CHPC’s new guide to shared housing identifies core themes that make shared housing work as a long-term, high-quality housing option for single adults. Drawing on interviews with shared housing entrepreneurs from around the world – as well as veteran providers of supportive housing and dormitories here in NYC – the guide lays out best practices for the design and operation of shared housing.

In recent years, cities across the U.S. have seen the reemergence of shared housing, a housing typology which was largely regulated out of existence in many U.S. cities beginning in the late 1950’s. At this time, shared housing had become stigmatized and associated with poor living conditions. Cities enacted policies to prevent shared housing from being developed and to promote the production of housing designed for nuclear families: these policy decisions are reflected in much of our housing stock today.

There is a mismatch between the population of New York City and its housing stock, which has led to growing unmet need for housing options suitable and affordable for single adults.

Nearly one third of the city’s households are single people living alone. The number of the city’s single adults is growing, and rising land values and rents have limited their housing options. As a result, many are living in informal shared arrangements, which can be crowded and unstable. Of NYC’s single (unmarried) adults (age 21+) today, 23 percent are low-income (making $58,481 or less) and living with roommates or other relatives.

These trends demonstrate the demand for shared housing in NYC, which is mirrored in cities across the world. Armed with new digital technologies and helped by the increasingly pervasive “sharing economy,” some entrepreneurs and private companies have begun to offer shared housing as an aspirational, market-based housing option. In NYC, design and development of the typology is more constrained than in most other cities due to the City’s rigid regulations. However, new shared housing providers in NYC have still seen considerable success.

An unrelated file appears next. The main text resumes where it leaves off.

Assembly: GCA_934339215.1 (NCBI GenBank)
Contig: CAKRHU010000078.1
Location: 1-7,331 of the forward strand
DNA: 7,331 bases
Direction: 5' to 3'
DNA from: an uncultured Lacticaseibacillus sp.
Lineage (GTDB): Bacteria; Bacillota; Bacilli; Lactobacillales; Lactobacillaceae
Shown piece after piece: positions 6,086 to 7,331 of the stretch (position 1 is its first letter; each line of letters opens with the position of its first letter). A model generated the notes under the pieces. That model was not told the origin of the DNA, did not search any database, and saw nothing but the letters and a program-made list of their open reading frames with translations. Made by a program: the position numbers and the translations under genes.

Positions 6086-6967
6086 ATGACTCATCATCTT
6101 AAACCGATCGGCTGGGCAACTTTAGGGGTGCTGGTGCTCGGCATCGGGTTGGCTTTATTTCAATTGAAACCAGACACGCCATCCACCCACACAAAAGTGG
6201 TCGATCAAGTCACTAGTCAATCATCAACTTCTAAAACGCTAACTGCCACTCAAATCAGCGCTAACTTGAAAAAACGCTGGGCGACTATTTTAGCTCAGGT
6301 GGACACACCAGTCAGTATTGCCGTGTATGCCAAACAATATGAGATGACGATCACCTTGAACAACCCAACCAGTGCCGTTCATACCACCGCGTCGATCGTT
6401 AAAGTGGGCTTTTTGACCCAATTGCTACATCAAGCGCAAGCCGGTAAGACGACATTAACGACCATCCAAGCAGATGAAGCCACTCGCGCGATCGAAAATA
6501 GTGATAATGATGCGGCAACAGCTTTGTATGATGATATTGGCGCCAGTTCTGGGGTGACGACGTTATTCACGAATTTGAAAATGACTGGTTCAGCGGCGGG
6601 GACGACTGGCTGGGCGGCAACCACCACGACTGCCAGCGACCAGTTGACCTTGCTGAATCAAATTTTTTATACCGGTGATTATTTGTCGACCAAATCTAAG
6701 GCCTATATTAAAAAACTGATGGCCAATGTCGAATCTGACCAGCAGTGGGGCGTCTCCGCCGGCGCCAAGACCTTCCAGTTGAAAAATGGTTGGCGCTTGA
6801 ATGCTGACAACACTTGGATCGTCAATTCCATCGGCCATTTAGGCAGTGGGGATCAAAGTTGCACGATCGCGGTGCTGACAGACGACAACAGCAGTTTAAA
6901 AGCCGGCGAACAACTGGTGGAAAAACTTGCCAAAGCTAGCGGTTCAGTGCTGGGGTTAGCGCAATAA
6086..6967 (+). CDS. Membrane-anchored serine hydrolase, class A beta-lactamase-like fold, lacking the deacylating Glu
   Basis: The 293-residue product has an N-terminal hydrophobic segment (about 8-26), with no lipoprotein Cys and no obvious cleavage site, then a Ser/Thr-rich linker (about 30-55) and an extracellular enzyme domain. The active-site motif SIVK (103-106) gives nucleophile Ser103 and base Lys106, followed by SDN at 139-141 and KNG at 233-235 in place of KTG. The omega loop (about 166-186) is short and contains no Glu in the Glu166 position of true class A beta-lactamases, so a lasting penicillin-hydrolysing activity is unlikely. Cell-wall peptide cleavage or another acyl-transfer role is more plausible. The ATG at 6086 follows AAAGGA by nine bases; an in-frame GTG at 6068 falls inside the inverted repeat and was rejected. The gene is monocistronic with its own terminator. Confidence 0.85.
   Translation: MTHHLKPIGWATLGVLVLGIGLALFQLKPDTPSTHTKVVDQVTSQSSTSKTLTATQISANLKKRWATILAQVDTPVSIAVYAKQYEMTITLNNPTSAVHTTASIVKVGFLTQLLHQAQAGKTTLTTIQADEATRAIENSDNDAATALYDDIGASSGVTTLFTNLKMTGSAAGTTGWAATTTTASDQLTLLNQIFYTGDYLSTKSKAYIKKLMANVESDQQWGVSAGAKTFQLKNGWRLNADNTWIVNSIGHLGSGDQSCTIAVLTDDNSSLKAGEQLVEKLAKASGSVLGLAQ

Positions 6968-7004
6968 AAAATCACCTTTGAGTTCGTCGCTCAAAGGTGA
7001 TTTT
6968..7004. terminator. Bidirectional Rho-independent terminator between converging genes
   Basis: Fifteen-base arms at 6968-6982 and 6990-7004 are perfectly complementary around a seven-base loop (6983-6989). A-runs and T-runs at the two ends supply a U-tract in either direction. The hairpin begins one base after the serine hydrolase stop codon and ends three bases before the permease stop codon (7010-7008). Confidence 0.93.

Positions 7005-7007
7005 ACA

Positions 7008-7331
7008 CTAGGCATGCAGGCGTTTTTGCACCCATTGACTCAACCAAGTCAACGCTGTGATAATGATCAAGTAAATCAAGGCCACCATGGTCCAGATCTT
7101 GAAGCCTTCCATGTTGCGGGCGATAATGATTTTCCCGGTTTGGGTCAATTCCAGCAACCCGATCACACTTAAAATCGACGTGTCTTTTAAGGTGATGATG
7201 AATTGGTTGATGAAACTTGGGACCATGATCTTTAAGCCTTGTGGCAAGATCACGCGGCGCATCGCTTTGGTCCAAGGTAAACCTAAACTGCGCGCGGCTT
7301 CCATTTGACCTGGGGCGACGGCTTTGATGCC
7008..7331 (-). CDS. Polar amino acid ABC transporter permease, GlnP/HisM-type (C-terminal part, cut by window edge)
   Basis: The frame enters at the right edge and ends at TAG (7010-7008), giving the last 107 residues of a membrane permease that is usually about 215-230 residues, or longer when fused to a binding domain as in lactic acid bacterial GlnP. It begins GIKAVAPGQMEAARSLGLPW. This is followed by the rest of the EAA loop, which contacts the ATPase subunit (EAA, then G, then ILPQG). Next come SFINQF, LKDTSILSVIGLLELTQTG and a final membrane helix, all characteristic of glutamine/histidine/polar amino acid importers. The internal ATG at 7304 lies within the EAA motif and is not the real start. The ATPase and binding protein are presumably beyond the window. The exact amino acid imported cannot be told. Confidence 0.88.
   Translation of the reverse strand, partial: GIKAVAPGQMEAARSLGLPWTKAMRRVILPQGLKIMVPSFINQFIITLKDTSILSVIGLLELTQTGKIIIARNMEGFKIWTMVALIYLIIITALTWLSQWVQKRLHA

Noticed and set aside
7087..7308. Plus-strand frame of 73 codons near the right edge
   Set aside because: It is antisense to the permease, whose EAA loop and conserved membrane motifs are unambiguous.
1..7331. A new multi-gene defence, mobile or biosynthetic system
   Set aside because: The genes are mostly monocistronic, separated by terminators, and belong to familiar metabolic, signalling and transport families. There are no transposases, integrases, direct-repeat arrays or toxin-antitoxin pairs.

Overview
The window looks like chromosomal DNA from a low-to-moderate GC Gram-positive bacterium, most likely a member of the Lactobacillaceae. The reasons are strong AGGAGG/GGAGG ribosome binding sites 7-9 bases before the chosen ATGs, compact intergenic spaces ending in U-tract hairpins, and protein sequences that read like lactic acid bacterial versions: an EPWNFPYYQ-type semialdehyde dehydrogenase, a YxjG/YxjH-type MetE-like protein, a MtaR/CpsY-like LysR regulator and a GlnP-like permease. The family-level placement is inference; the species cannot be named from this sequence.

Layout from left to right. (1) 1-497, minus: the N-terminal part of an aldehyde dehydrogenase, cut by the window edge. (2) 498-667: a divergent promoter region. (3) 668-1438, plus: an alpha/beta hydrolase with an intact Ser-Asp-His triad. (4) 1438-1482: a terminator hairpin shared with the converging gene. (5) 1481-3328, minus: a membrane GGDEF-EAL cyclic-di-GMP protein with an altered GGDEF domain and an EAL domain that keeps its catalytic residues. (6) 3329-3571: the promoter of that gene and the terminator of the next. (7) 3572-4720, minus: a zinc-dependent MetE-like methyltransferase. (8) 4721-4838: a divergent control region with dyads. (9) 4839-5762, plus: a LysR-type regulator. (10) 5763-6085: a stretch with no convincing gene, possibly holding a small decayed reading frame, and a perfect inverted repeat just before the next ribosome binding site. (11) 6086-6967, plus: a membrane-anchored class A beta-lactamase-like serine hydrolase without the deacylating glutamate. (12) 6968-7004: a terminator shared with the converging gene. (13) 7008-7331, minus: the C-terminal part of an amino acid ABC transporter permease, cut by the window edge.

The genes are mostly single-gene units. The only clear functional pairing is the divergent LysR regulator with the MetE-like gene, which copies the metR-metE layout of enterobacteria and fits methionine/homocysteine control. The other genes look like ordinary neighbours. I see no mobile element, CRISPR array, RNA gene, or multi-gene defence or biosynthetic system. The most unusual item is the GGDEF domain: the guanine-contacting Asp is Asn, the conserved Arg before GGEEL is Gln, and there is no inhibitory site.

The facilitation and regulation of shared housing is being explored by the City of New York as a potential policy tool to help satisfy unmet housing need and achieve affordable housing goals.

The City recognizes the clear need for more housing options for single adults and sees the potential for Shared Housing to help achieve affordable housing goals. Yet like many other cities, New York is also grappling with how to allow shared housing to be developed, while regulating the typology so that its past challenges do not resurface. In 2018, the NYC Department of Housing Preservation and Development launched ShareNYC, its ongoing initiative to gather experience, knowledge, and insight into the development, operation, benefits, and challenges of shared housing; and to explore how new shared housing development could be used to offer a broader range of housing options.

CHPC’s Making Shared Housing Work contributes to the City’s regulatory exploration of shared housing.

This simple guide identifies several core themes for the success of shared housing, which were drawn from CHPC’s analysis of best practices for designing and operating shared housing.  This report allows the reader to learn from numerous interviews with various shared housing providers, including private operators and developers involved with the recent shared housing boom, as well as veteran providers of dormitories and supportive housing in NYC.





Making Room

Read more about CHPC’s Making Room research topic by going back to the Making Room page.

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